JWE Abstracts 

Vol.2 No.1&2 September, 2003

In This Issue (pp001-002)
        D Schwabe      
Research Articles and Reviews:      
Engineering Semantic Web Information Systems in Hera (pp003-026)
        R. Vdovjak, F. Frasincar, G.J. Houben and P. Barna
The success of the World Wide Web has caused the concept of information system to change. Web Information Systems (WIS) use from the Web its paradigm and technologies in order to retrieve information from sources on the Web, and to present the information in terms of a Web or hypermedia presentation. Hera is a methodology that supports the design and engineering of WIS. It is a model-driven methodology that distinguishes three parts in the design: integration, data retrieval, and presentation generation. The integration part manages the gathering of data from different sources on the basis of source ontologies and mappings between those source ontologies and the conceptual model of the WIS. The data retrieval part handles the user queries and produces the data that represents the query result. In the presentation generation part this query result is transformed into a Web presentation and that presentation is constructed to suit the user (platform), e.g.\ HTML, WML, or SMIL. In this paper we address the Hera design methodology and specifically explain two models: the integration model that covers the different aspects of integration, and the adaptation model that specifies how the generated presentations can be adaptable (e.g.\ based on device capabilities, user preferences) and adaptive (e.g.\ based on user browsing history). This detailed description includes an explanation of how the Hera software is constructed. This software provides a set of transformations that allow a WIS to go from integration to presentation generation. These transformations are based on RDF(S), the foundation of the Semantic Web. We show how RDF(S) has proven its value in combining all relevant aspects of WIS design, thus illustrating how Hera allows the engineering of Semantic Web Information Systems (SWIS).

A Progressive Access Approach for Web-based Information Systems  (pp027-057)
        M. Villanova-Oliver, J. Gensel and H. Martin
Web-based Information Systems (WIS) are used for processing and diffusing large amounts of information over the Internet. It is therefore crucial to adapt to users both the content and the presentation of information in order to save them from some disorientation or cognitive overload syndromes. For this purpose, we introduce the notion of Progressive Access which aims at giving users through the WIS functionalities a flexible and personalized access to data, by stratifying their information space. These stratifications are described by a Progressive Access Model (PAM). We present here the PAM and its connections with four other models (data model, functional model, hypermedia model, user model). We show how these five models can be exploited for the design of an adaptable WIS which integrates the progressive access approach. Design and generation of such systems are supported by a platform called KIWIS we also present in the paper and illustrate by an example.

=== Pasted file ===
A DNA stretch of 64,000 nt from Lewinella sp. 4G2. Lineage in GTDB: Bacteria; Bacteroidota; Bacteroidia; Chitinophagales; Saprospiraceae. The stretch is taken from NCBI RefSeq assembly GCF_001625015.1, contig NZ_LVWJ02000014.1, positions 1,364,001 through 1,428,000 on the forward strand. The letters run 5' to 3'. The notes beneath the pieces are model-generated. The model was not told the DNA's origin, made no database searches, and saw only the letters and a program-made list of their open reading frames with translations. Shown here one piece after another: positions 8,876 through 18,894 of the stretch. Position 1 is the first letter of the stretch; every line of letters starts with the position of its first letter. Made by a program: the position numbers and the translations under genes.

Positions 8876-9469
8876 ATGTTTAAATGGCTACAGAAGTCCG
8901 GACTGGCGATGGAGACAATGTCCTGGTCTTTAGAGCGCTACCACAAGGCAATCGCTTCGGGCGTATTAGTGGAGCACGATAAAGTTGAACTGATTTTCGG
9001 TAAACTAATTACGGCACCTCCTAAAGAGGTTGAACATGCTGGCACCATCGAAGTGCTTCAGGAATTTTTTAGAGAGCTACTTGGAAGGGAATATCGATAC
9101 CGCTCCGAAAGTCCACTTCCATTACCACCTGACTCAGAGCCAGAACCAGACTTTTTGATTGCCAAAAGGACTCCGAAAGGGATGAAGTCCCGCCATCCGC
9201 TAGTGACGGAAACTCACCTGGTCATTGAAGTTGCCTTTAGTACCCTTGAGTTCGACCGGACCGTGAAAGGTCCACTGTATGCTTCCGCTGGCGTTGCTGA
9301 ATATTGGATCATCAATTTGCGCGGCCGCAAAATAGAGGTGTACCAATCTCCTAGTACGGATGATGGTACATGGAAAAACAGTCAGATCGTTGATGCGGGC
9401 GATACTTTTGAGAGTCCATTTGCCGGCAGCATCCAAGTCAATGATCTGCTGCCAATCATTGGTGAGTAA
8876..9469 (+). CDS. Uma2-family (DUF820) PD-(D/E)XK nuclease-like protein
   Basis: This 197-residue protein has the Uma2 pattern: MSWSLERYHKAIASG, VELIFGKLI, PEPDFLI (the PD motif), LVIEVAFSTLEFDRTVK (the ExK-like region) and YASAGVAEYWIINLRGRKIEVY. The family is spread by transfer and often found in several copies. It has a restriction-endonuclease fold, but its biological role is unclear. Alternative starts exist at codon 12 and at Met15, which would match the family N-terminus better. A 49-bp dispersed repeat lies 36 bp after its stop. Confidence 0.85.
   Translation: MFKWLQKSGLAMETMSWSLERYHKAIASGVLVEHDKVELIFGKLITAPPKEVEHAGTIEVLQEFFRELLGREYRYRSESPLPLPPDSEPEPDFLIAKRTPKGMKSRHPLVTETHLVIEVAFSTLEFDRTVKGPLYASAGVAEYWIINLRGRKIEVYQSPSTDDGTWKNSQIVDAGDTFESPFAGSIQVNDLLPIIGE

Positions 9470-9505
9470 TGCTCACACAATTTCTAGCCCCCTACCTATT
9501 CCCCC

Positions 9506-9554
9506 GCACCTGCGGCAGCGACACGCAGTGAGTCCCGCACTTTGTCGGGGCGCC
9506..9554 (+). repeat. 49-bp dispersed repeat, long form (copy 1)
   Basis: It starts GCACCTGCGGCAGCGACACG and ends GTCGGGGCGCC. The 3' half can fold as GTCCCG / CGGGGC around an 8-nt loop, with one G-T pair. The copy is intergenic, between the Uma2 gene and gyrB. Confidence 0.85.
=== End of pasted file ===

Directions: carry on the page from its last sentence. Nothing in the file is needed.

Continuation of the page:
A Component-based Approach for Adaptive, Dynamic Web Documents (pp058-073)
        Z. Fiala, M. Hinz, K. Meissner and F. Wehner
Personalized Web applications automatically adapted for different clients and user preferences gain more importance. Still, there are barely technologies to compensate the additional effort of creating, maintaining and publishing such Web content. To address this problem, this paper introduces a declarative, component-based approach for adaptive, dynamic Web documents on the basis of XML-technology. Adaptive Web components on different abstraction levels are defined in order to support effective Web page authoring and generation. Media components encapsulate concrete media assets by describing them with technical metadata. Content units group media components belonging together semantically by declaring their layout in a device-independent way. Finally, hierarchical document components playing a specific semantic role are defined. The hyperlink view for defining typed links is spanned over all component layers. Beside the reuse of both implementation artefacts and higher level concepts, the model also allows to define adaptive behavior of components in a fine-granular way. As a further benefit the support for ubiquitous collaboration via component annotations is introduced. Finally, the stepwise pipeline-based process of document generation is introduced and performance issues are sketched.